Improved understanding of the problem of the global crisis of internal displacement is essential in order to facilitate and support improved responses. In recent years there has been an encouraging burgeoning interest in research on internal displacement. The challenge now is to build upon the developing research in order to better protect and assist the internally displaced and promote an end to displacement. This conference provides an important opportunity to take stock of the state of scholarship on internal displacement, identify areas in need of research and promote partnerships and networks.


Dr. Francis M Deng is the Representative of the UN Secretary-General on Internal Displacement. He is Research Professor of International Politics, Law and Society and Director of the Center for Displacement Studies at the John Hopkins University School of Advanced International Studies (SAIS) in Washington, DC as well as Co-Director of the Brookings-SAIS Project on Internal Displacement:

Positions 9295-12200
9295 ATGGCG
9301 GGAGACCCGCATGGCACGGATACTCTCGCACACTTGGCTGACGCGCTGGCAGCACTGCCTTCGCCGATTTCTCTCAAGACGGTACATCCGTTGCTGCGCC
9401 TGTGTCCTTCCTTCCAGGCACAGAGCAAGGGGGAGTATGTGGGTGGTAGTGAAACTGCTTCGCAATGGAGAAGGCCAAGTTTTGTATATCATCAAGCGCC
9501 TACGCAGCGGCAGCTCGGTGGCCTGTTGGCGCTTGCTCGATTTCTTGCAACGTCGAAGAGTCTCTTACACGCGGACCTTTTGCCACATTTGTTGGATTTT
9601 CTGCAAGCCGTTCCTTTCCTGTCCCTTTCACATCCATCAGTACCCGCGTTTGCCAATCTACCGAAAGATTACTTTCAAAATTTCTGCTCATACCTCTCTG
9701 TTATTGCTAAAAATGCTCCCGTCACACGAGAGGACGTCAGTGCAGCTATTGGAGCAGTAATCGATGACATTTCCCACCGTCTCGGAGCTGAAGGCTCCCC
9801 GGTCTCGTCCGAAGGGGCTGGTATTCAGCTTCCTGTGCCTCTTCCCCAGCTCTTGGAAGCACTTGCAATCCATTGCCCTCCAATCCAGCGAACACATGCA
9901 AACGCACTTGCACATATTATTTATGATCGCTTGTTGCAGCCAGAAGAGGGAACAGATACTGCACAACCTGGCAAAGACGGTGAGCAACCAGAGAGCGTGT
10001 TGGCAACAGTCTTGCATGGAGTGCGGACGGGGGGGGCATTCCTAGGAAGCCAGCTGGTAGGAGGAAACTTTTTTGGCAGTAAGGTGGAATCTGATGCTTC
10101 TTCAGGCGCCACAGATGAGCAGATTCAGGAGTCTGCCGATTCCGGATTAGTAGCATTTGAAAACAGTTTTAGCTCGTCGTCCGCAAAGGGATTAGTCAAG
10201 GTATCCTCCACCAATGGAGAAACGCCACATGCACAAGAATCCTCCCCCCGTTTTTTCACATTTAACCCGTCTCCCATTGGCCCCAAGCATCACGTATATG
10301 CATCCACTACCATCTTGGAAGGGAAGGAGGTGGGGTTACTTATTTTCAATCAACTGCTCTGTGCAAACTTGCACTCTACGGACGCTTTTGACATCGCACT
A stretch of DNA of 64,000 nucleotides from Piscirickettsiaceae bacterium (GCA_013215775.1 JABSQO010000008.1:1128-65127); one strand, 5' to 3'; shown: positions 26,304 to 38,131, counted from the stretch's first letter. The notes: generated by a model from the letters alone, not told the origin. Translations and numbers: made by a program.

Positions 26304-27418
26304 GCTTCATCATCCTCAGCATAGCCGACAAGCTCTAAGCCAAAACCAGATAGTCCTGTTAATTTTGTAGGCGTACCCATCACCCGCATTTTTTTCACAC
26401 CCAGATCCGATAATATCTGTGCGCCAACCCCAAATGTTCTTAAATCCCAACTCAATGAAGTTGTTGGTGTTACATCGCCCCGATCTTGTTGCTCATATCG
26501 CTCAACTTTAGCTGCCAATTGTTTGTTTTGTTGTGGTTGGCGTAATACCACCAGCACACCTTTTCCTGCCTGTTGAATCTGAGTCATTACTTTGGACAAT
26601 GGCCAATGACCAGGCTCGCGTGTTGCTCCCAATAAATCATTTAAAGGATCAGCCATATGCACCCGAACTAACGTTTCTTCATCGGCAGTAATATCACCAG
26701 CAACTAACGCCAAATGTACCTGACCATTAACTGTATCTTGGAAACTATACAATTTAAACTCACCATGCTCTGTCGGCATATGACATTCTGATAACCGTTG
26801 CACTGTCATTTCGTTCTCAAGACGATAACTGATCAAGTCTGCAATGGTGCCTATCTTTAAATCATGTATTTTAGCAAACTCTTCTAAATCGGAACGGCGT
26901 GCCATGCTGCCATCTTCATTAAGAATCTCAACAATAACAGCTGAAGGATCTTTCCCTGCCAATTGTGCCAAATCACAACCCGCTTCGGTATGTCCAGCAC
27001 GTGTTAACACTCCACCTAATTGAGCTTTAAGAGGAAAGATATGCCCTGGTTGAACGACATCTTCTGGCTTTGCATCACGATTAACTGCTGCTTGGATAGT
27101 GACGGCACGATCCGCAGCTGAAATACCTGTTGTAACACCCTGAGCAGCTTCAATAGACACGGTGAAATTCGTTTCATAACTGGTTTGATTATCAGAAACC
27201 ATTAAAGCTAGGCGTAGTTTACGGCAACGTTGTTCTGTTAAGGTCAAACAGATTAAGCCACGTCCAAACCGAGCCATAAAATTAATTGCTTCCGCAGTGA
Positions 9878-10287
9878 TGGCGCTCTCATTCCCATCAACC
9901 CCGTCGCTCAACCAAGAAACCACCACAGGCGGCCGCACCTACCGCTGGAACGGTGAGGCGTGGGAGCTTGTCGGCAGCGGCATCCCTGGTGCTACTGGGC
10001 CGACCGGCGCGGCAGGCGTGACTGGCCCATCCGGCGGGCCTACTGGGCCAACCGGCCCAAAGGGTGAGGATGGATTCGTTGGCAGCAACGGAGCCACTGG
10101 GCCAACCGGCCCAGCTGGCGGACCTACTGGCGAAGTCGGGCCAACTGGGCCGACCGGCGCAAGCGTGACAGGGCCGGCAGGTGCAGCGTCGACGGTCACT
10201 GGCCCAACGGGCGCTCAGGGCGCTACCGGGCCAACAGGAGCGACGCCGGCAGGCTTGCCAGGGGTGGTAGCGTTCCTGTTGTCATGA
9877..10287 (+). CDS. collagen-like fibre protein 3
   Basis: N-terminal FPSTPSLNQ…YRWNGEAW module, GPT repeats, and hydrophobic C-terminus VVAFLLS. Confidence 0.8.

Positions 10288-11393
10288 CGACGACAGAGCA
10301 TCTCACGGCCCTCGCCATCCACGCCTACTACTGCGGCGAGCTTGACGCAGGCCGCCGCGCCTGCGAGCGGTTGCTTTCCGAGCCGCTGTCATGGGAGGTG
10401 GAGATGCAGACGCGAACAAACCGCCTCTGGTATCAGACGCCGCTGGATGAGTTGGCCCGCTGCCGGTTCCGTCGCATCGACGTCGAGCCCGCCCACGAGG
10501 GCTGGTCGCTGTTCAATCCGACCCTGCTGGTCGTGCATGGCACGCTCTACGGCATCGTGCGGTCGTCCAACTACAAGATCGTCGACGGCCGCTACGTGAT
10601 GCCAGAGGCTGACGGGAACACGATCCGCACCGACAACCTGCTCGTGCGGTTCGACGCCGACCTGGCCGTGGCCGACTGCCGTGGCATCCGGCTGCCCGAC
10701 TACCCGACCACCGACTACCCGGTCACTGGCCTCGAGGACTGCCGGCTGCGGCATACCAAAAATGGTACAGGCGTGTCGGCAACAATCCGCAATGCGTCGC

The full text of the speech of which this is a summary is available online at:


Opinions in FMR do not necessarily reflect the views of the Editors, the Refugee Studies Centre or the University of Oxford.
FMR is an Open Access publication. Users are free to read, download, copy, distribute, print or link to the full texts of articles published in FMR and on the FMR website, as long as the use is for non-commercial purposes and the author and FMR are attributed. Unless otherwise indicated, all articles published in FMR in print and online, and FMR itself, are licensed under a Creative Commons Attribution-NonCommercial-NoDerivs (CC BY-NC-ND) licence. Details at